|Number||Conference Rank||National Rank|
|Rushing Yards Per Game||122||8||100|
|Yards Per Carry||3.78||8||95|
|Passing Yards Per Game||148.5||10||116|
|Yards Per Attempt||5.0||10||119|
|Yards Per Play||4.38||9||120|
The Bulls are not a good offensive team. That has generally been the case of late, in the post B.J. Daniels era. But the shift in offensive tone from the spread power attack of old to the even more retrograde (I mean that as a compliment) inherent in picking a branch off the Harbaugh tree. South Florida is actually trying to do what most UC fans think Eddie Gran is trying to do, taking spread personnel and running a power based attack. It is, predictably, not going so well.
The Bulls can't really run. Actually, Marcus Shaw can run, alot. But thats it on the ground. There are just three Bulls with positive yardage on the ground. To put it another way Shaw has rushed for 525 yards. The rest of the team has rushed for -37 yards on 52 non Shaw attempts, an average of -.7 yards per attempt. Even backing out the 77 sack yards the Bulls have given up puts the Bulls at 40 yards on 40 attempts.
That would be bad in the best of circumstances, but with an offense that is built on the theory that the passing game is built on the ground game its catastrophic. The telling thing is that even with Shaw being exemplary and forcing defenses to move a safety into the box the Bulls simply aren't winning on the perimeter. Thats because the passing game is one dimensional just like the running game, albeit to a lesser degree.
Andre Davis has caught 14 balls for 191 yards for USF. No one else has caught more than 5, and no one else has triple digit receiving yards. Essentially defenses can put one safety in the box, and roll the other to Davis and dare anyone else to beat them safe in the knowledge that they probably can't.
|Number||Conference Rank||National Rank|
|Rushing Yards Per Game||161.5||8||70|
|Yards Per Carry||4.17||9||72|
|Passing Yards Per Game||202.8||5||41|
|Yards Per Attempt||8.3||9||103|
|Yards Per Play||5.76||8||80|
The Bulls offense is dogged by a lack of playmakers. Even if they got competent QB play from someone, and they haven't, the offense would still be muddled by a lack of play makers on the perimeter in particular. The problem for the South Florida defense is different. On paper they have a lot of talent, Aaron Lynch, Ryne Giddins, Julius Forte, DeDe Lattimore, Todd Chandler, Elkino Watson and on and on. But the defense has been torched by competent offenses in McNeese State and Miami while living up to the hype against Michigan State and FAU (currently ranked in triple digits in most offensive categories).
The biggest issue for the Bulls is without a question first down. They are not just losing on first downs, they are getting destroyed. In 113 first down snaps to date they have given up 758 yards, thats an average of 6.7 yards per play. So just imagine for a moment the sense of dread accompanying every second and four opposing offenses get against the Bearcats. Now imagine how you would feel facing 20 of those a game. That's how most Bulls fans have been feeling this year.
Losing big on first down shifts the odds drastically in favor of the offense. The offense can do almost anything on second down. Its a great time to work the quick game, or take a deep shot, or run a little trickeration. Baring catastrophe the offense can do almost anything and still wind up with a manageable third down attempt.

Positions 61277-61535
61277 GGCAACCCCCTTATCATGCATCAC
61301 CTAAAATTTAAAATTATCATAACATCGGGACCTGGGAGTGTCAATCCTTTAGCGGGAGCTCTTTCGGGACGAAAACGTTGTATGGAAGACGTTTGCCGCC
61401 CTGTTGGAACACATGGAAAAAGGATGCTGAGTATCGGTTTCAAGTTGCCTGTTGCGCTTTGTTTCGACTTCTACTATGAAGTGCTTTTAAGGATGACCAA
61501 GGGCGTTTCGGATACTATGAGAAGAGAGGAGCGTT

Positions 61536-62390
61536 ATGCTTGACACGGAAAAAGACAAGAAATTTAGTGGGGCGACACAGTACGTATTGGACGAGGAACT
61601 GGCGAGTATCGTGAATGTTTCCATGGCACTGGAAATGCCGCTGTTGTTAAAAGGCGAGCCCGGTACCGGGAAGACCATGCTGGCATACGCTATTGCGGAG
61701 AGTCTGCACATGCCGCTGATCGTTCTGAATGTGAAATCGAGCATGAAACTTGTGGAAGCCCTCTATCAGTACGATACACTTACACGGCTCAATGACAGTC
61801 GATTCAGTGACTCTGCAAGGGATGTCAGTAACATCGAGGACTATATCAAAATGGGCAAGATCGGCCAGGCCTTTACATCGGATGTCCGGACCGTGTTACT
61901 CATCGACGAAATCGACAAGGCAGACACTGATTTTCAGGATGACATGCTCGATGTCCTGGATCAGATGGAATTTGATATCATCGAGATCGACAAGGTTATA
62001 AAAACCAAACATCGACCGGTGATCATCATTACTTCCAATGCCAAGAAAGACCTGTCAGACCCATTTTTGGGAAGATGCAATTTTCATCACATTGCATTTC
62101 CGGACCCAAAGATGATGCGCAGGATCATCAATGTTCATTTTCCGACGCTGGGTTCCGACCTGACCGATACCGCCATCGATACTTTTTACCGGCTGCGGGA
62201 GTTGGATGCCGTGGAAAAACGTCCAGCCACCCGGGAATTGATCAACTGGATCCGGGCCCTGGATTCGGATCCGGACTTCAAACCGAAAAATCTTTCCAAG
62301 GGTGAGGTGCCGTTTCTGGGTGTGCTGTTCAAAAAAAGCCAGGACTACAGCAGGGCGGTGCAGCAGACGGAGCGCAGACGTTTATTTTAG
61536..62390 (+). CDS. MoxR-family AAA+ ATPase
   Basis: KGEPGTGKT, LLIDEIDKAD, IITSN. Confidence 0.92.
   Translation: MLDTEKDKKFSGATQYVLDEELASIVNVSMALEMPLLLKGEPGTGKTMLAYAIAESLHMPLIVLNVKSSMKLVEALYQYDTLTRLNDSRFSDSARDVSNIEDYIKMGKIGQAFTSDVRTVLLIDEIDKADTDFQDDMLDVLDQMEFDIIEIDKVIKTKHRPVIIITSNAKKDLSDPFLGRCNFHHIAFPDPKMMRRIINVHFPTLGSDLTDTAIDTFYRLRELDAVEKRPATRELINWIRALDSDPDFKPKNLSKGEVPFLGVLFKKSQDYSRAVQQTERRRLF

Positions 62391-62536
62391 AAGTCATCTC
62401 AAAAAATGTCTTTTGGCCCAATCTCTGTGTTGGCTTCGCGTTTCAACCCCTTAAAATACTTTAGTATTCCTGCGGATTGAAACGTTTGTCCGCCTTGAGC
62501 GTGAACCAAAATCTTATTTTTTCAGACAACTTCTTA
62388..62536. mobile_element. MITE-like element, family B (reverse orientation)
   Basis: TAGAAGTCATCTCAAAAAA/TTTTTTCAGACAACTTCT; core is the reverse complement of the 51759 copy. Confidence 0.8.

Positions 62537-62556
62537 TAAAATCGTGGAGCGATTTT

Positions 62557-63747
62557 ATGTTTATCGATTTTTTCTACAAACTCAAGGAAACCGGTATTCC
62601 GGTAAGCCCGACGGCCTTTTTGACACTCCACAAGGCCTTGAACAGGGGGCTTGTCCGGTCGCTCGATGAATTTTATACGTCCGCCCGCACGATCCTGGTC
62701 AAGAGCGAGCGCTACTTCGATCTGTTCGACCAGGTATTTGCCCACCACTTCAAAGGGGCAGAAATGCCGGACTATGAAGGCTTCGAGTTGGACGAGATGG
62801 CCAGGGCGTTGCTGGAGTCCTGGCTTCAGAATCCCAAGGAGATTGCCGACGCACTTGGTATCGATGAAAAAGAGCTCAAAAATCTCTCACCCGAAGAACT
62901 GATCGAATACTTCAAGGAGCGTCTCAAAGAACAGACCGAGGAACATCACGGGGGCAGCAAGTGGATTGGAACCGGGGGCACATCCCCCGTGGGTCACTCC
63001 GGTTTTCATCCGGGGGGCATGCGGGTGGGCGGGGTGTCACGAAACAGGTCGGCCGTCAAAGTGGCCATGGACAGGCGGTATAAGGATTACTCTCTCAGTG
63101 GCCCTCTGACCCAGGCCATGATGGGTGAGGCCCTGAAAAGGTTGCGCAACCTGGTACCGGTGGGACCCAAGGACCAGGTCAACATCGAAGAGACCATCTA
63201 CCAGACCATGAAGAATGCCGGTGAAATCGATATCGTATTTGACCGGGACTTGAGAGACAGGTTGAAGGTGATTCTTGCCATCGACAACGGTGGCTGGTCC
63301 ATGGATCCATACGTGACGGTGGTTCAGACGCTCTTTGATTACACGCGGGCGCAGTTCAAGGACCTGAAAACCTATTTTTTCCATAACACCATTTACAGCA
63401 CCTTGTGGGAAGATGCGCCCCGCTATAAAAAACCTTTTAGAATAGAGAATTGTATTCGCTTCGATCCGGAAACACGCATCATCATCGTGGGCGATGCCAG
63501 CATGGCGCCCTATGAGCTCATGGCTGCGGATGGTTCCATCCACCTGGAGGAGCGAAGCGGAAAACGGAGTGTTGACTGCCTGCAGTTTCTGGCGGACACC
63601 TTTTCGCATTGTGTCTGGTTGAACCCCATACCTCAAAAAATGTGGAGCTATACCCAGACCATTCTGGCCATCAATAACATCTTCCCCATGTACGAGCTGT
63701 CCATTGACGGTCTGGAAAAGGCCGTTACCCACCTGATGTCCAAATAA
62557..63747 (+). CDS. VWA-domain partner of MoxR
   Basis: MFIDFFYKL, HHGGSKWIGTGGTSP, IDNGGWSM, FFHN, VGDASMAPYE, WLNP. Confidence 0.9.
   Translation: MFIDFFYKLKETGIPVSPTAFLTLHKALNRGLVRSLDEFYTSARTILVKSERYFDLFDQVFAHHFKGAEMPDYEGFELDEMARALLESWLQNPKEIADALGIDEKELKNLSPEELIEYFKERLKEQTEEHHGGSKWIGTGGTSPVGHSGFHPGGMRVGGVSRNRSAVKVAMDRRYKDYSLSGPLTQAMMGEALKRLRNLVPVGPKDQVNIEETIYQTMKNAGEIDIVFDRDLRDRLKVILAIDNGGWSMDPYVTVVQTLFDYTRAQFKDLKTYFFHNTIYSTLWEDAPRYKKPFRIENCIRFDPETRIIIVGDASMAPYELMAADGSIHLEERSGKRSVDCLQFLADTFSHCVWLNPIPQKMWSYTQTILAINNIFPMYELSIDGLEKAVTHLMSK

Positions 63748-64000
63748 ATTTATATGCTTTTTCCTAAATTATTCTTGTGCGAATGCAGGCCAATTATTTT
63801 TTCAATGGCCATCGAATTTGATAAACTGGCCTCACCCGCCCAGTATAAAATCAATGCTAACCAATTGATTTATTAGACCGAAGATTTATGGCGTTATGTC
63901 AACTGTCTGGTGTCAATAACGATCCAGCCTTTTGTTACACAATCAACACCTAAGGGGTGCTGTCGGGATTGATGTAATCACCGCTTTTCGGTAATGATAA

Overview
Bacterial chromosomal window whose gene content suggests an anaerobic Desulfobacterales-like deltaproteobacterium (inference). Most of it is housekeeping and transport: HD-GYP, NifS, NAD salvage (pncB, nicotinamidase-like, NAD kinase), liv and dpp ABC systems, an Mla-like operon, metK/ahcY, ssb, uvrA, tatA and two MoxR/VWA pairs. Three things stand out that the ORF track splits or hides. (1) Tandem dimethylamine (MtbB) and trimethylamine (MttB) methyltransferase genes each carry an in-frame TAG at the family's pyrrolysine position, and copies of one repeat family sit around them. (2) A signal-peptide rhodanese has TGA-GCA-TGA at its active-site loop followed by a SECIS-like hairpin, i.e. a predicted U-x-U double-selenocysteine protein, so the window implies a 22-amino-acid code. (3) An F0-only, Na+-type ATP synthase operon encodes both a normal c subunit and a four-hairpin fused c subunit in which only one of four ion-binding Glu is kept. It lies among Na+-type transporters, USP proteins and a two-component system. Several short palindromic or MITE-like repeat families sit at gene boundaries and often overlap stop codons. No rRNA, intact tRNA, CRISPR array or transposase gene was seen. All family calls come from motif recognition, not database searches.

|Tackles For Loss||27||20|
*I am trying to come up with a way to measure to what degree a given offense is effected by the play of a defense. Pressure Percent adds sacks and hurries and divide that total into passing attempts. It is obviously an imprecise measure as a certain percentage of designed passes become QB runs past the line of scrimmage and are recorded as rushes. It would be easier to calculate if I knew how often a given team dropped back to pass, but that info is not there. Defense/Incompletion Ratio is easier; add interceptions and passes defensed and divide into total incompletion's. I have no idea what any of this means. For what its worth UC gets pressure on opposing passers on 23% of attempts and allows pressure on 6%. In terms of D/I 39% of Bearcats incompletion can be attributed to the defense, while 44% of UC opponents incompletion can be credited to UC defenders. Again, no idea what any of this means.
I read two things from this. 1) the Bulls offense is bad in a very general all purpose sort of way. They can't keep their quarterback clean, and when they do some large percentage of their passes wind up in the general area of a defender. I have a sneaking suspicion that higher completion rate a team has the higher their D/I will be. I will have to do more research on that.
2) the Bulls struggles to defend first downs prevents them from bringing their defensive line to bear. If opposing offenses generally stay out of obvious passing downs their will be fewer opportunities to rush the passer with abandon. Even when USF has gotten offenses in adventurous positions they haven't been able to generate pressure with any consistency.
Life On The Margins
|Third Down Conversion %||37.5||18.5|
|Non Offensive TD's||6||1|
|Red Zone TD %||61.1%||60%|
Its clear by now that South Florida is a flawed team to begin with, but they have also had quite a bit of bad luck as well. Lets start with them being unable to recover any of their fumbles. In a game as chaotic as football is fumbles are about as close to perfectly random as possible. From causation to recovery nothing about fumbles is predictable. Which is why a single team losing all of their fumbles is such a quirk, it is also not sustainable. They could start recovering everything against the Bearcats. This section can end with the five TD advantage in non offensive TD's. USF has been bad, but they have had some pretty shit luck as well.
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